In the course of the night of the fifteenth, the Second corps occupied the works that had been captured earlier in the day, relieving General Thinks' colored division which encamped in the rear. On the evening of the sixteenth the Second corps had a spirited fight — Barlow on the left and Birney in the centre. General Smith's corps held the right, but took slight part in the engagement. Our successes were positive but not very important. When the firing ceased, our lines in the centre had established themselves in advance of the positions occupied in the afternoon. Colonel Bell's brigade of the Eighteenth corps was swung around to support the centre. June 18--8 A. M.--To-day the Ninth corps relieved General Barlow on the left. Late in the evening the rebels made a furious attempt to dislodge them from their positions. The fight was a severe one while it lasted, and the repulse complete. This morning the Ninth corps assumed the offensive, carried a portion of the second line of the rebel works, and took five hundred prisoners. whole affair they have displayed all the qualities of good soldiers. By command of
before Petersburg, June 19.11 A. M.--Last evening the rebels made a very vigorous attack upon our centre, the Second corps, and our extreme left, the Ninth corps. After a severe engagement they were repulsed and driven to their works in disorder. Early this morning the Second corps charged the rebel centre, and carried the works in their front, which they now firmly hold. At nine o'clock two brigades of General Martindale's division, supported by Duncan's brigade, were advanced on the right, and carried the rebel line in its front, being a continuation of the works taken by the Second corps on the centre and right. We are now within a mile of Petersburg, and the city is at the mercy of our shells. The only defenses remaining to it are the intrenchments, which the rebels have hastily thrown up within the last two or three days. The two lines of formidable works which our brave troops have carried by storm, are at least four miles in length, stretching from a point on the Appomattox at our right nearly to the same river at our left, and crossing all the railroads that go out of Petersburg on the south of the Appomattox. June 21--7 A. M.--Yesterday was quiet, that is, there were no assaults and no line-of-battle fighting; but our batteries kept exchanging occasional compliments with those of the enemy, and along the picket line the spiteful whiz of the Minie was a very familiar sound, enough to assure one that two large armies lay in close proximity. The number of casualties in this skirmishing has been rather large. The relative positions of our own and the rebel army appear to be nearly the same as at the several points where they have lain for a time in opposing lines of battle from the Rapidan hither. Both occupy similar lines of intrenchments, within short rifle-range of each other, but as it devolves on us to attack, the enemy derives the greatest advantage from his works. One unfamiliar with military operations can hardly form a conception of the value of mere impromptu earthworks; rifle-pits, such as can be constructed in a single night. But troops who have had to charge them can fully appreciate their importance as parts of a defensive system. Every attack upon such works, unless it is a surprise, costs hundreds or thousands of lives, and men ensconced behind them can successfully hold at bay largely superior numbers. These impromptu works are all that now enable the rebel army to keep us out of Petersburg. The strong fortifications taken by the advance of our army, on the evening of the fifteenth were the regular defences of the place, and, had they been fully manned, could only have been taken by regular siege approaches, requiring protracted labors. That we gained possession of them so easily was an immense advantage, and is the more satisfactory, because it is an unequivocal strategic victory over the wily rebel commander, to whom it must be extremely mortifying. He was, for once at least, held in uncertainty as to our movements long enough to enable us to beat him in point of time, an achievement which the chivalry ought to consider a decided feat, so confident have they always felt in his vigilance and promptness.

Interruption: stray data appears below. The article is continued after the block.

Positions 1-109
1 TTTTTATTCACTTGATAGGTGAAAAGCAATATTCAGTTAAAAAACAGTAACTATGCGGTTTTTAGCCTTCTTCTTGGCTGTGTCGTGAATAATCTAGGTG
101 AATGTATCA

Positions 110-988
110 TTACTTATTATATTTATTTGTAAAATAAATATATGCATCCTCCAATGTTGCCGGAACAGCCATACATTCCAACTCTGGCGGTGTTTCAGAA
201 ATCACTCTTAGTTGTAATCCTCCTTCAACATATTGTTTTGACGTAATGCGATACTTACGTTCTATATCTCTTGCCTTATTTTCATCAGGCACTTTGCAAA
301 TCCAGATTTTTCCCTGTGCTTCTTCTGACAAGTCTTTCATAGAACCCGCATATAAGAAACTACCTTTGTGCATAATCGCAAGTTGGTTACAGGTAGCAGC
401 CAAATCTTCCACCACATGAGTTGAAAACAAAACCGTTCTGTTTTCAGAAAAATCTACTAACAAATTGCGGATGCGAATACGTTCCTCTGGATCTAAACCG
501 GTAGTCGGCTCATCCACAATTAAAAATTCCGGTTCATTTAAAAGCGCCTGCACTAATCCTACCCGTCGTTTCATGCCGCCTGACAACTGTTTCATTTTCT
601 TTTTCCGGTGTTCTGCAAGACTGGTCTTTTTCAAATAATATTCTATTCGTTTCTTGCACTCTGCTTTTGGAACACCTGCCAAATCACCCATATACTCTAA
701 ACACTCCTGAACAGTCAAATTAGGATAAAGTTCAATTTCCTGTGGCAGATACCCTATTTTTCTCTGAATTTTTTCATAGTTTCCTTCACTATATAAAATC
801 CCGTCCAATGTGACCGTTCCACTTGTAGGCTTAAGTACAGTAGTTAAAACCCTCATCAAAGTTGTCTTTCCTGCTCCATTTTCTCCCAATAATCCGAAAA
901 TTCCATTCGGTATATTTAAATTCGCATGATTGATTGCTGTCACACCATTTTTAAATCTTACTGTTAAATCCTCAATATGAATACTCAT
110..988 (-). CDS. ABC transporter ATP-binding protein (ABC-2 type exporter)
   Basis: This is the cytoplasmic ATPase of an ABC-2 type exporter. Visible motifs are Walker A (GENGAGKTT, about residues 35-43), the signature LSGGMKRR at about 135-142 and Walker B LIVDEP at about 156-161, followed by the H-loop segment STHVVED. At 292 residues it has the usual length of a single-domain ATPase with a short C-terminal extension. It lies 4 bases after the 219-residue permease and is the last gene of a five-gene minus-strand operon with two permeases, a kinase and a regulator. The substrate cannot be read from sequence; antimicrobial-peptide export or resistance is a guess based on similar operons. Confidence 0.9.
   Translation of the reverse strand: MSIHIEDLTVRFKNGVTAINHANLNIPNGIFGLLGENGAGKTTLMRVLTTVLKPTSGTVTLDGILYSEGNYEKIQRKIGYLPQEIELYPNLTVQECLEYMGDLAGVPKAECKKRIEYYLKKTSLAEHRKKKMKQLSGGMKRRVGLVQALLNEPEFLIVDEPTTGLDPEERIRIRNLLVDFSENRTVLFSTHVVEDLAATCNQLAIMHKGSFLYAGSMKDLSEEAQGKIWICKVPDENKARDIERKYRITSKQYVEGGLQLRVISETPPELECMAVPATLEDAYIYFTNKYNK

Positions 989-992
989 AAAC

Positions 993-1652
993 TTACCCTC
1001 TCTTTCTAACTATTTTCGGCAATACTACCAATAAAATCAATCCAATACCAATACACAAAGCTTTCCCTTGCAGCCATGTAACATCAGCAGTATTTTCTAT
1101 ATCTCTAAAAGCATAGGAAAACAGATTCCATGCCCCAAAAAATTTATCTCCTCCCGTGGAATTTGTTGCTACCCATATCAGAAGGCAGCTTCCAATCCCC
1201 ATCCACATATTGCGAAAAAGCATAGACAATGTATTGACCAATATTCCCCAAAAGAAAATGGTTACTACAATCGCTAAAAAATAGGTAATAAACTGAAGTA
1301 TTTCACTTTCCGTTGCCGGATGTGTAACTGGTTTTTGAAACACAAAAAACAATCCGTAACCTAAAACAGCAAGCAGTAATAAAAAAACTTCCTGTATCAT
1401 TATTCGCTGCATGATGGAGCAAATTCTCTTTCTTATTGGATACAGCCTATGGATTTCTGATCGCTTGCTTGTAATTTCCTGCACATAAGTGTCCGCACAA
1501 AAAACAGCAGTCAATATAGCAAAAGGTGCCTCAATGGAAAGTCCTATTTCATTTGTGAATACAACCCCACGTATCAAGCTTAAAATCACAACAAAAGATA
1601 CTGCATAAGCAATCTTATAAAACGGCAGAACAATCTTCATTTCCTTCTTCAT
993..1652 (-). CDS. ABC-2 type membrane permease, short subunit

Batte-field, near Petersburg, June 21--11 P. M.A considerable portion of the army has been on the march to-day to execute another flank movement. The grand object in view seems to be to operate against the enemy's communications from the south of Petersburg and Richmond. Should we gain possession of all the railroads running northward into Petersburg, we should inflict incalculable injury on the enemy, and perhaps necessitate his immediate abandonment of Richmond. Of the four railroads converging at Petersburg, and thence branching off in different directions southward, the City Point and the Norfolk roads are already in our hands. Only these two railroads have been included in the line our army has hitherto held in front of Petersburg, and for some time past they have been of but little consequence to the enemy. Two others are still open, and are of greater service to him, namely, the Weldon and the Danville railroads